US pharma firm AbbVie Inc (NYSE: ABBV.US) has today officially withdrawn its takeover offer for Shire (LSE: SHP) (NASDAQ: SHPG.US), proving once and for all that tax benefits were at the heart of this failed deal.
But investors expecting Shires share price to slump lower when markets opened this morning were disappointed (or maybe relieved)more than anything else, markets hate uncertainty, and todays news brings an end to the uncertainty weve seen over recent weeks.
Better still, the failed deal comes with an added sweetener for Shire, in the form of a $1.635 billion break fee from AbbVie. Thats equivalent to around 172p per share, which AbbVie must pay Shire by 5pm today, 21 October.
Theres no word yet from Shire on how it expects to spend this windfall.
Id expect some of it to be used to mop up the vast legal and banking expenses the firm is likely to have incurred while negotiating with AbbVie, but its possible that the remainder may be returned to shareholders in the form of a buyback or special dividend.
Is Shire a buy?
Its been a rollercoaster year for Shire shareholders, but its worth noting that the firms shares are, as I write, still 35% higher than they were at the start of 2014. Thats not a bad result, against a wider market thats slumped nearly 7%.
Existing shareholders have the same choice theyve always had stay on board for the ride or lock in a healthy capital gain. However, for the first time since July, in my view, buying shares in Shire is now a realistic option for new investors.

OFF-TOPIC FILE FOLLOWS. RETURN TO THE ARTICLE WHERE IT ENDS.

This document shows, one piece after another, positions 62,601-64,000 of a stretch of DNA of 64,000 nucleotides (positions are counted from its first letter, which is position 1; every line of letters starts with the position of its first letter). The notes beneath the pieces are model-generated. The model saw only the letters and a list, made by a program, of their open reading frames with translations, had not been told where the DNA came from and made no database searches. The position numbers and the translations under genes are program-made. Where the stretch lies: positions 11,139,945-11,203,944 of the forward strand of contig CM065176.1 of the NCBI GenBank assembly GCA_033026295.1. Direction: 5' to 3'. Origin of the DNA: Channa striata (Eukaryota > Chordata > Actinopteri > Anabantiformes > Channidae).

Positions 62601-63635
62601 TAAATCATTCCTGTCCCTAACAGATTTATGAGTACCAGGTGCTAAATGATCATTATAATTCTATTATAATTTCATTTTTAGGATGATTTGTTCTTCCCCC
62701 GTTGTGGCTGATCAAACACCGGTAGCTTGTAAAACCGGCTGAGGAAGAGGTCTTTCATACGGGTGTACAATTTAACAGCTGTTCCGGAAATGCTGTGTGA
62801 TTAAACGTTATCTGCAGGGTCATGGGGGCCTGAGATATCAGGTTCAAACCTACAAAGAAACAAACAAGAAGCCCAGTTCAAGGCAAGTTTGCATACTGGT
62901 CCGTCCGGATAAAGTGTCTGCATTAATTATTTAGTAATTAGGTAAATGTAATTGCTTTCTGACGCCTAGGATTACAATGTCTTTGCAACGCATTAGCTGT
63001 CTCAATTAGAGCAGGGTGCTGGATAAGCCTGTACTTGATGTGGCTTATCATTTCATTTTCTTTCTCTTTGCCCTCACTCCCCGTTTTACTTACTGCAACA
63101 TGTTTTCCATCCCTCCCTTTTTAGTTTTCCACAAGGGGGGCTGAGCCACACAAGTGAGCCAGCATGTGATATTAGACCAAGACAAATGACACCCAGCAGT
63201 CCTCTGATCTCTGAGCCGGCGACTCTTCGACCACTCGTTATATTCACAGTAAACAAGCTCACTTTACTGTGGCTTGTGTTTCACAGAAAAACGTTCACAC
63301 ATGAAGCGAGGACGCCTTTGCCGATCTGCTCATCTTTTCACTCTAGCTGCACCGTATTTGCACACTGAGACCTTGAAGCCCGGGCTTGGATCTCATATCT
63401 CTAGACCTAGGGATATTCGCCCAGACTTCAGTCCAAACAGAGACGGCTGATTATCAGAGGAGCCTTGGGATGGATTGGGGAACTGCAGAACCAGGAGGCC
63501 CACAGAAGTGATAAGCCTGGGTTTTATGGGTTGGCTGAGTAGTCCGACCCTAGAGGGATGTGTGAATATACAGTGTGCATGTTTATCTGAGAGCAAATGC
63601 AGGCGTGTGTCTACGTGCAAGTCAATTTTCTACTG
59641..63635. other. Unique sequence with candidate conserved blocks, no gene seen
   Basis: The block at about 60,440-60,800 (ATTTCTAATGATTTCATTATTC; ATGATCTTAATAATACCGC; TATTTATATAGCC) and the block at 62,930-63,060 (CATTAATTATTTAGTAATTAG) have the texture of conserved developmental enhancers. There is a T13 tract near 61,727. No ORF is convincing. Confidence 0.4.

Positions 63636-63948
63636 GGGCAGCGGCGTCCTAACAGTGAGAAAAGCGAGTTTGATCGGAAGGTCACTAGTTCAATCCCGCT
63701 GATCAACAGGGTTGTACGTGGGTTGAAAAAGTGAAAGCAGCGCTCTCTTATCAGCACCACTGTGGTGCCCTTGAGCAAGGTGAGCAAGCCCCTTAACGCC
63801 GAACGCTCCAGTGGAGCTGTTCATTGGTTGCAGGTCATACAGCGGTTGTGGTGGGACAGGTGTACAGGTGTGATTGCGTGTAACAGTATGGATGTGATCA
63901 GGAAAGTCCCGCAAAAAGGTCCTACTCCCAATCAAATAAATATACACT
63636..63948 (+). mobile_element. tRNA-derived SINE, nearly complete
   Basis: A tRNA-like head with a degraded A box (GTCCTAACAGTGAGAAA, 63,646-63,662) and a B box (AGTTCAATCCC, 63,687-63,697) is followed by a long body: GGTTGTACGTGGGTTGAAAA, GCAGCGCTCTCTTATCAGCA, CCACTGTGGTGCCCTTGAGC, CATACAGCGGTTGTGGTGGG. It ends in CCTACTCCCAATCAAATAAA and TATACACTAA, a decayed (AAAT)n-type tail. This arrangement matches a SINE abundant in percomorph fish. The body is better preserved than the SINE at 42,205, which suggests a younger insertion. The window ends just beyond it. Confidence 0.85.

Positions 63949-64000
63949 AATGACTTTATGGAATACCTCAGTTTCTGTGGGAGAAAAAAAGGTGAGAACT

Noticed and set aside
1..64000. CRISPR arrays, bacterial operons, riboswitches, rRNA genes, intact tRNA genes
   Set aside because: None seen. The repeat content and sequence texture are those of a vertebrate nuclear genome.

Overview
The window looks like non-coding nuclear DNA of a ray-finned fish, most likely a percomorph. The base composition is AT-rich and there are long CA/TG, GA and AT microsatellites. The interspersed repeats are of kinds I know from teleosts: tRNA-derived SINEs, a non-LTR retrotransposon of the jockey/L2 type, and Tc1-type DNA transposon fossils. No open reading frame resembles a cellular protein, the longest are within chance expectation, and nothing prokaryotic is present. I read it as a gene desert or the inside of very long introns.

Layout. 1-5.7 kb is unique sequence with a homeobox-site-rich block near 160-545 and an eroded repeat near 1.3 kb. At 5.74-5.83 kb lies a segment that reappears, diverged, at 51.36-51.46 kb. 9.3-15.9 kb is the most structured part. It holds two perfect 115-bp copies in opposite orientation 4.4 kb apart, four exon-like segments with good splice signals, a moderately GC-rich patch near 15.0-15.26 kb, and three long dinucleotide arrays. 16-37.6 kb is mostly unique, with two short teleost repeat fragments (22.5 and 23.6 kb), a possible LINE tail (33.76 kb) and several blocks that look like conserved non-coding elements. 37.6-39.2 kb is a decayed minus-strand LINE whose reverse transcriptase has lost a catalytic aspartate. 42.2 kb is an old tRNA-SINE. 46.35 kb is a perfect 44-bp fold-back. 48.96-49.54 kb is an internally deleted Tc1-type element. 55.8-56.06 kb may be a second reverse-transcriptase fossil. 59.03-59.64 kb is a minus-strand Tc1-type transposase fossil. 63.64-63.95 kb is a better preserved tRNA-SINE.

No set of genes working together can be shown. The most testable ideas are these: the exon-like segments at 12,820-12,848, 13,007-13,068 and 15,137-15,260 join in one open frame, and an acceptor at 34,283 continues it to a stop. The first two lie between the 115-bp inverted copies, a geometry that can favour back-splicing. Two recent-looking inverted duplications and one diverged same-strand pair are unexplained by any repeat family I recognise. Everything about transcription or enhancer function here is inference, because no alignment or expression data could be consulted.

Shire now trades on a 2014 forecast P/E of 19, and a 2015 forecast P/E of 17.4.
The firms prospective dividend yield remains negligible, at around 0.5%, but its worth noting that Shires valuation doesnt look that pricey when compared to those of GlaxoSmithKline and AstraZeneca, neither of which are expected to deliver such strong earnings growth next year:
|Company||2015 forecast P/E|
Shire has other advantages, too. Net gearing of just 15% is lower than AstraZeneca, and massively less than the debt-fuelled behemoth which is GlaxoSmithKline.
Shires strong balance sheet means that future growth should translate directly into earnings growth. Theres also the outside possibility that the firm could once again become a takeover target, at some point in the next few years.
I believe Shire is now an interesting buying opportunity for growth investors, and is well worth a closer look at todays price.
However, Shire may not be the best growth opportunity in today’s market, as the firm’s shares have already doubled in less than two years.
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Roland Headowns shares in GlaxoSmithKline. The Motley Fool UK has no position in any of the shares mentioned. We Fools don’t all hold the same opinions, but we all believe that considering a diverse range of insights makes us better investors.